The city received $170,456 in grant funds from the Southern California Association of Governments, or SCAG, “an association of local governments and agencies that voluntarily convene as a forum to address regional issues,” to fund this local program. The city will also provide $18,574 of in-kind matching funds for staff time spent on the plan.

The committee members are residents Crandal Jue, Catherine Lin, Jenna Latt and James Okazaki; business owner Robert Houston; neighborhood leaders Steve Morgan and Mary Ulin; service organization representatives Paul Brassard and John Morris; school representative Liz Hollingsworth; youth representative Jonathan Liu; Police Lt. Richard Ward; and Deputy Fire Chief Mark Phillips.

The committee will have three two-hour meetings—a “project kickoff,” “review of public comments,” and “review and comment on the final document”—which will be held over the course of approximately two years. The committee will approve a final plan at its third meeting, which will be presented to the San Marino City Council at one of its scheduled meetings.

The plan is not binding and the council is free to approve or deny the plan. The council accepted the grant funds in May of this year.


Commissioners on More Than One Commission

The city council agreed with the five findings of a County of Los Angeles Civil Grand Jury report titled “Appointed Commissions: Transparency Will Maintain Public Trust.” It directed City Attorney Steve Dorsey to draft ordinances to implement the recommendations within the findings.

The report recommended that cities in Los Angeles County add to their “Commission Facts” whether or not city commissioners are compensated and attendance is mandated; whether or not elected officials may serve on city commissions; and whether or not city commissioners can serve on more than one commission.

The report also recommended that the cities publish a link to current council and commission agendas and minutes on its website and list its commissioner, departments, services and government in a visible location, again on its website.

“Nobody gets money for all of this, so it’s irrelevant,” said City Attorney Steve Dorsey, referring to the first recommendation. He also added that the city already complies with the latter two recommendations.

Council Member Steve Talt noted that a state law precludes elected officials from serving on a commission and the city council at the same time, which resolved the consideration of one of the two remaining recommendations.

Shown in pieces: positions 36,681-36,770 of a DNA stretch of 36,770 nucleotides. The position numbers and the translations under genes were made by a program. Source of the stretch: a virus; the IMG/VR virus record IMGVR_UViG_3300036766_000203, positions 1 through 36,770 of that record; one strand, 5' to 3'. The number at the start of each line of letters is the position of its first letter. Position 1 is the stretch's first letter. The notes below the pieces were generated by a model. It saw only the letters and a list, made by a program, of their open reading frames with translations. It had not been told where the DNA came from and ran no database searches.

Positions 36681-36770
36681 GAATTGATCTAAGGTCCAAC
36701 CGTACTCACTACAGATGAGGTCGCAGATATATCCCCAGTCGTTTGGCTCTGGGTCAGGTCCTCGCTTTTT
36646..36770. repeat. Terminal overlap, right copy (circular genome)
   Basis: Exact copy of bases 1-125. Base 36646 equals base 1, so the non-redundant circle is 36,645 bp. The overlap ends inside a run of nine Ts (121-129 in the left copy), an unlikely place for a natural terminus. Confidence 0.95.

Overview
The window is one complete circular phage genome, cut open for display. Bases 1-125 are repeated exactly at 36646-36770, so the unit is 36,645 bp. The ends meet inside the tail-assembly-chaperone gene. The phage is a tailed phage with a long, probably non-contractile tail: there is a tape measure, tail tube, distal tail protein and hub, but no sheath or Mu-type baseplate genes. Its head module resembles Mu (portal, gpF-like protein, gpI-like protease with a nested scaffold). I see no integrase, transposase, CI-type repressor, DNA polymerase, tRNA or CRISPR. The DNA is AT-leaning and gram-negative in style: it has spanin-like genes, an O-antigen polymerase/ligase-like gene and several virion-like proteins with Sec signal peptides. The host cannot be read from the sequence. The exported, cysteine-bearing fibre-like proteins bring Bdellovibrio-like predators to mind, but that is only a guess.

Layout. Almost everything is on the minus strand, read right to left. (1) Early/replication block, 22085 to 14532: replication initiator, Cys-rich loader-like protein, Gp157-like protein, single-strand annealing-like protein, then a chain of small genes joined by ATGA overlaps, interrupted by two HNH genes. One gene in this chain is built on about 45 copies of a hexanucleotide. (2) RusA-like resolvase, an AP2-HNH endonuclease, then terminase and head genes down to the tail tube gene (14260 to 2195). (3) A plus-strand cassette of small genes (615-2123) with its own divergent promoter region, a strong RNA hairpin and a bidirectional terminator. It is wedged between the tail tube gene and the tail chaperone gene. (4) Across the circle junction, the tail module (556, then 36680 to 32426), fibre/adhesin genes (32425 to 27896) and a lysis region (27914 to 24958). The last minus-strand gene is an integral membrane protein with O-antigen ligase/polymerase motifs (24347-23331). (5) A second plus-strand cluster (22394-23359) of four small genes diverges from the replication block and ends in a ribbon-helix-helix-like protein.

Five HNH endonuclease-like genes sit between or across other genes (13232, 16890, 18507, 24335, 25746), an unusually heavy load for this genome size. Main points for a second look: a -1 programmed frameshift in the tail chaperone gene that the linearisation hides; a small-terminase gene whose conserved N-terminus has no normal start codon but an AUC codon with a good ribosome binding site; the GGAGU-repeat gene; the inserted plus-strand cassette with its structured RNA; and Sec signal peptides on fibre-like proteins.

In regards to whether or not commissioners can serve on more than one commission, or “Recommendation 5.3” in the report, Dorsey said commissioners cannot serve on more than one commission if it allows them to decide on an original case and its appeal.

For example, a Design Review Committee member cannot serve on the Planning Commission simultaneously, and vice-versa.

“As far as recreation [commission], library board and traffic [commission], there would not be a prohibition, and whether or not you wanted a prohibition is up to [the council],” Dorsey said.

Talt suggested that the council make its final decision regarding “Recommendation 5.3” after holding a study session at a future council meeting.

The council has until the end of September to respond to the Grand Jury “with information as to whether [the city] agrees or disagrees with the findings and what we have done, will do, or will not do, to implement the recommendations,” according to a staff report.


San Marino Ave. Left Turn Lane Extension

The city council approved a recommendation from the city’s Transportation Advisory Committee to extend the northbound left turn lane on San Marino Avenue at Huntington Drive by 45 feet.

The modification will allow approximately three more cars to get in the left turn lane, according to Terry Rodrigue, the city’s traffic engineer.

The extension will result in one lost street parking space in front of the San Marino Police Department. It will cost $2,000.

Originally proposed as a 100-foot extension and a loss of three street parking spaces, conversation between SMPD and city staff resulted in “a healthy compromise,” according to Police Lt. Aaron Blondè.